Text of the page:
Searching for Problems? James Altucher to Bitcoin Critics: You're Dead Wrong

Business blogger James Altucher provides a counter to cryptocurrency being "a solution in search of a problem," one strong enough to make him a bull.

AccessTimeIconSep 21, 2017 at 8:00 a.m. UTC
Updated Sep 14, 2021 at 1:56 p.m. UTC
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Only invest in things that solve problems.

At least that's a strategy James Altucher, the former hedge fund manager, business blogger and best-selling author, places at the center of his investment strategy. With that outlook, it might seem strange that he so bullishly invests in bitcoin and other cryptocurrencies – emerging technologies typically accused of being "solutions searching for a problem."

But Altucher thinks that claim is nonsense.

In his eyes, cryptocurrency solves a host of problems caused by the fiat-based financial system – particularly, the fees and time it takes to send international payments.

Today, every international payment must pass through a network of local banks, central banks and international wire services, taking seven or eight hops to get to their destination, and with every hop involving fees, potential errors, threats to privacy and other security risks, Altucher said.

And these are the kinds of problems cryptocurrencies like bitcoin are solutions for. Even with banks and financial incumbents looking for ways to utilize private blockchain technologies, Altucher is a big believer in cryptocurrency's potential to take over the roles of financial intermediaries like banks.

Because while technology may be shrinking the economic world, the current payment systems provided by banks are still stuck in the 20th century – a sentiment that continues to guide his bullish thesis on the space.

A clear worth

According to Altucher, multiple cryptocurrencies are needed to solve the multiple problems inherent in finance and commerce today.

While bitcoin could take the role of international payments from banks, he argues ethereum, and its native token, ether, are better suited to provide a cheap and easy way to escrow funds in the form of the platform's more sophisticated self-executing smart contracts.

But, though, Altucher is extremely bullish on the future of cryptocurrency as a whole, he's surprisingly bearish on the majority of cryptocurrencies now trading. In fact, he estimates that 880 of the 900 or so cryptocurrencies in circulation will ultimately prove worthless.

Altucher's pessimism is entirely consistent with his thesis about problem solving. To him, most cryptocurrencies are not solving a clear problem. Although, he's also open to taking the advice of experts and others that have done their homework.

As an example of both strategies at work, Altucher cites his recent investment in Filecoin, a distributed storage network that recently sold tokens to institutional investors.

Filecoin uses the contract management feature of ether and, according to Altucher, solves several key problems of centralized cloud storage companies — like Dropbox, Amazon and Google. Advocates of decentralized storage like Altucher believe decentralization will make storage more robust, permanent and available while decreasing the cost.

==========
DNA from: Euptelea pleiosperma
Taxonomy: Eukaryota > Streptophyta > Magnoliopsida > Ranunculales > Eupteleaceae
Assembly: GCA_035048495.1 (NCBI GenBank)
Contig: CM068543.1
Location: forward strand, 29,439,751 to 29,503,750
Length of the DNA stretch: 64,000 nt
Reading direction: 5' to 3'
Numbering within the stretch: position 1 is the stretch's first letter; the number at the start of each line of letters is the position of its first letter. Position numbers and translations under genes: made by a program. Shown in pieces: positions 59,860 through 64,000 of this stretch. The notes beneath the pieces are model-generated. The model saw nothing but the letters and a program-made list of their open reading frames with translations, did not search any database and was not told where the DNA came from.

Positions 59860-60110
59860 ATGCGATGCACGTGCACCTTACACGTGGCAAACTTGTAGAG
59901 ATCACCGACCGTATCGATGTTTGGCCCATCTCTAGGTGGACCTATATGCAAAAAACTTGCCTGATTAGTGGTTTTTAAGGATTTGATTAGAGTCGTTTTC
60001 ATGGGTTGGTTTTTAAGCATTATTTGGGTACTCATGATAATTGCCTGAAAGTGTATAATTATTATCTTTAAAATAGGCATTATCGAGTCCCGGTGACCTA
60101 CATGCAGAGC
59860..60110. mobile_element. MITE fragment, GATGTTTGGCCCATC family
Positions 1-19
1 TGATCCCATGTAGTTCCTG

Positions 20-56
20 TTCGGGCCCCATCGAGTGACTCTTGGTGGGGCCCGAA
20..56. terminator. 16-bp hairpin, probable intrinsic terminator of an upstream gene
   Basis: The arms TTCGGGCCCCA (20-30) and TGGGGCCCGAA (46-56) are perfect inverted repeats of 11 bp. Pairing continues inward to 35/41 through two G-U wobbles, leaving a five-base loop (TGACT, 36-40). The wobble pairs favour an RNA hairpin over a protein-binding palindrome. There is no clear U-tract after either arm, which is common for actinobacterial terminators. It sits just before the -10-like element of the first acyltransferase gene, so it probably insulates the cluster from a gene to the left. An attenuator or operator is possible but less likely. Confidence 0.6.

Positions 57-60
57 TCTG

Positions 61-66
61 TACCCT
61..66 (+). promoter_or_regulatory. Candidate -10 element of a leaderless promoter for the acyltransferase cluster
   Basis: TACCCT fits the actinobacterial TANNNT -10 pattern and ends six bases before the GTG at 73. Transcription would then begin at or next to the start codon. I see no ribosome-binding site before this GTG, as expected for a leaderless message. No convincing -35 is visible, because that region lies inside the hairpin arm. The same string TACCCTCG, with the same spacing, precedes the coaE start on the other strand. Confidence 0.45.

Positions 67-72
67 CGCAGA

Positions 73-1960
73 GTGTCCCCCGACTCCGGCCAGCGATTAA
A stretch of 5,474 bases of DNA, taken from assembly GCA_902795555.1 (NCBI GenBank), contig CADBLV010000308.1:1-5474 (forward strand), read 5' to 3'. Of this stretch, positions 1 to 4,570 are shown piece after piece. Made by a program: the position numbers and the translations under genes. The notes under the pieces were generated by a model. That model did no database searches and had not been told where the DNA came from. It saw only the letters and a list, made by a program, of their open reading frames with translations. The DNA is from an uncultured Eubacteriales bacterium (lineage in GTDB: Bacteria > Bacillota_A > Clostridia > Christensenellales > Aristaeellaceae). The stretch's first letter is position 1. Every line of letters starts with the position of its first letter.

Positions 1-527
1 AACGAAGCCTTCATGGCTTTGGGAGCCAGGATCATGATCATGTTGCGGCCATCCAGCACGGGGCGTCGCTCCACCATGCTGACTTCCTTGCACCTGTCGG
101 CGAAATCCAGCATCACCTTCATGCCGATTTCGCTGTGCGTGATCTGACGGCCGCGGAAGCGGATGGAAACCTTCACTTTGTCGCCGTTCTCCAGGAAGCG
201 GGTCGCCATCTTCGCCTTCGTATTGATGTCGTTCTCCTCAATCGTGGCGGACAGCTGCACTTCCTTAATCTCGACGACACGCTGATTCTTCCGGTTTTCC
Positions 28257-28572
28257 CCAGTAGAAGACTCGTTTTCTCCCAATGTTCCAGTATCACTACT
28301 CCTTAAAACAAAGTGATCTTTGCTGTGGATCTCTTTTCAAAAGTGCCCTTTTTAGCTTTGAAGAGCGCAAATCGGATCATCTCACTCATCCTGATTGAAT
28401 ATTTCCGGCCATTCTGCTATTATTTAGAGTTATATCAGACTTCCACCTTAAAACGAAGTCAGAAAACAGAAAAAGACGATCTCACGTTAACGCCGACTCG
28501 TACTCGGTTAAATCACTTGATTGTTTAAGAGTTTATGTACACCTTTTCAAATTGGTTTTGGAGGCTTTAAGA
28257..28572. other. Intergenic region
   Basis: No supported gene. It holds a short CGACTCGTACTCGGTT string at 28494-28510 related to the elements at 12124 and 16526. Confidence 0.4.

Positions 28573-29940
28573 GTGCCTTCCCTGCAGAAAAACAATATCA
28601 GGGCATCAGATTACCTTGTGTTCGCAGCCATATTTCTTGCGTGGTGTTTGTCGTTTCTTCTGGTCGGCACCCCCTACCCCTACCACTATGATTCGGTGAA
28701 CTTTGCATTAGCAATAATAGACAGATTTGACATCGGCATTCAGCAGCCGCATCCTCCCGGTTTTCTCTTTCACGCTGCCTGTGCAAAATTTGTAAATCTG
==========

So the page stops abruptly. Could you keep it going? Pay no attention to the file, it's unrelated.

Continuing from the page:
And that could be a huge payoff:

"Imagine the entire storage market suddenly becomes decentralized? That's a huge $100 billion industry, potentially."

Toward 'data-ism'

Altucher sees cryptocurrency (or "data currencies" as he'd prefer to call them) as the next step forward in the long progression of the global financial system. Each step forward solved problems that the previous system didn't fix.

For instance, gold solved many of the barter system's problems by allowing people to price everything using the precious metal as a common currency. But, it's neither safe nor practical to travel with sacks of gold bars, so paper currency replaced gold.

And then paper currency became "more electric," Altucher said.

Banks can track how much money we have by using accounts tied to debit and credit card numbers, and by virtualizing money this way, business is even easier to transact than it was using paper currency.

This transition, according to Altucher, has profoundly philosophical roots, and won't end until all transactions and currencies become totally data driven.

Referencing the work of writer Yuval Noah Harari, Altucher believes we're in the process of moving from theism, via humanism, to "data-ism."

That might be a lot of mystical "isms" for an investor to swallow, but Altucher makes the philosophy a lot more practical with a metaphor: If you got sick in the old days, you prayed to god to fix your health problems; then you went to a doctor to fix your illness; and now you go to data to fix your health.

"You get an MRI. You get an EEG. The data figures out what your illness is," he said, continuing:

"If you look at every industry it all boils down to that same trend."

And, according to Altucher, that trend is very much alive with currency today, where we're moving from "In God We Trust" to the more data-driven "In Cryptography We Trust."

Disclosure: CoinDesk is a subsidiary of Digital Currency Group, which has an ownership stake in Protocol Labs and invested in the Filecoin pre-sale

Portrait photo via James Altucher


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